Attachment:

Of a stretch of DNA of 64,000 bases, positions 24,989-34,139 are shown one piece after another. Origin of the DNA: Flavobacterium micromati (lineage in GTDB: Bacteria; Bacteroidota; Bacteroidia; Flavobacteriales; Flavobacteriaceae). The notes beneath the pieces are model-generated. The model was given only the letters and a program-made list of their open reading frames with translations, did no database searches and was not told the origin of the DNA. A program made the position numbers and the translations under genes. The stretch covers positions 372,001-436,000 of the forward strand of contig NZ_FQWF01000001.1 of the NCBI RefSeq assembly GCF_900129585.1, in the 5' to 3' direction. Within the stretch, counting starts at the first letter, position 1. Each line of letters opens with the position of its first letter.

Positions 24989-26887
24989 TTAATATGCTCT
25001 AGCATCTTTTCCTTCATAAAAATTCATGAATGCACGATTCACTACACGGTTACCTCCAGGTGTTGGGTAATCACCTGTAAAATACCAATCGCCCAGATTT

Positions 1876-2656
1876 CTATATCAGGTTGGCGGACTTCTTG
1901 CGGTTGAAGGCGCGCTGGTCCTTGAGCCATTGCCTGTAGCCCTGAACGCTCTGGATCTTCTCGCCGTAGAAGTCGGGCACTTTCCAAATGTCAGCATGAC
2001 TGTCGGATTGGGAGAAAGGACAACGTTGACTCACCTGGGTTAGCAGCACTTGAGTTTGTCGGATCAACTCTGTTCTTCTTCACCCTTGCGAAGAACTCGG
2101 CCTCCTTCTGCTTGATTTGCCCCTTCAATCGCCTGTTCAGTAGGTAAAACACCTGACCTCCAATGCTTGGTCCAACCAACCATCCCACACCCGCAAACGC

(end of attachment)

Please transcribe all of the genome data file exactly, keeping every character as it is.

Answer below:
Of a stretch of DNA of 64,000 bases, positions 24,989-34,139 are shown one piece after another. Origin of the DNA: Flavobacterium micromati (lineage in GTDB: Bacteria; Bacteroidota; Bacteroidia; Flavobacteriales; Flavobacteriaceae). The notes beneath the pieces are model-generated. The model was given only the letters and a program-made list of their open reading frames with translations, did no database searches and was not told the origin of the DNA. A program made the position numbers and the translations under genes. The stretch covers positions 372,001-436,000 of the forward strand of contig NZ_FQWF01000001.1 of the NCBI RefSeq assembly GCF_900129585.1, in the 5' to 3' direction. Within the stretch, counting starts at the first letter, position 1. Each line of letters opens with the position of its first letter.

Positions 24989-26887
24989 TTAATATGCTCT
25001 AGCATCTTTTCCTTCATAAAAATTCATGAATGCACGATTCACTACACGGTTACCTCCAGGTGTTGGGTAATCACCTGTAAAATACCAATCGCCCAGATTT

Positions 1876-2656
1876 CTATATCAGGTTGGCGGACTTCTTG
1901 CGGTTGAAGGCGCGCTGGTCCTTGAGCCATTGCCTGTAGCCCTGAACGCTCTGGATCTTCTCGCCGTAGAAGTCGGGCACTTTCCAAATGTCAGCATGAC
2001 TGTCGGATTGGGAGAAAGGACAACGTTGACTCACCTGGGTTAGCAGCACTTGAGTTTGTCGGATCAACTCTGTTCTTCTTCACCCTTGCGAAGAACTCGG
2101 CCTCCTTCTGCTTGATTTGCCCCTTCAATCGCCTGTTCAGTAGGTAAAACACCTGACCTCCAATGCTTGGTCCAACCAACCATCCCACACCCGCAAACGC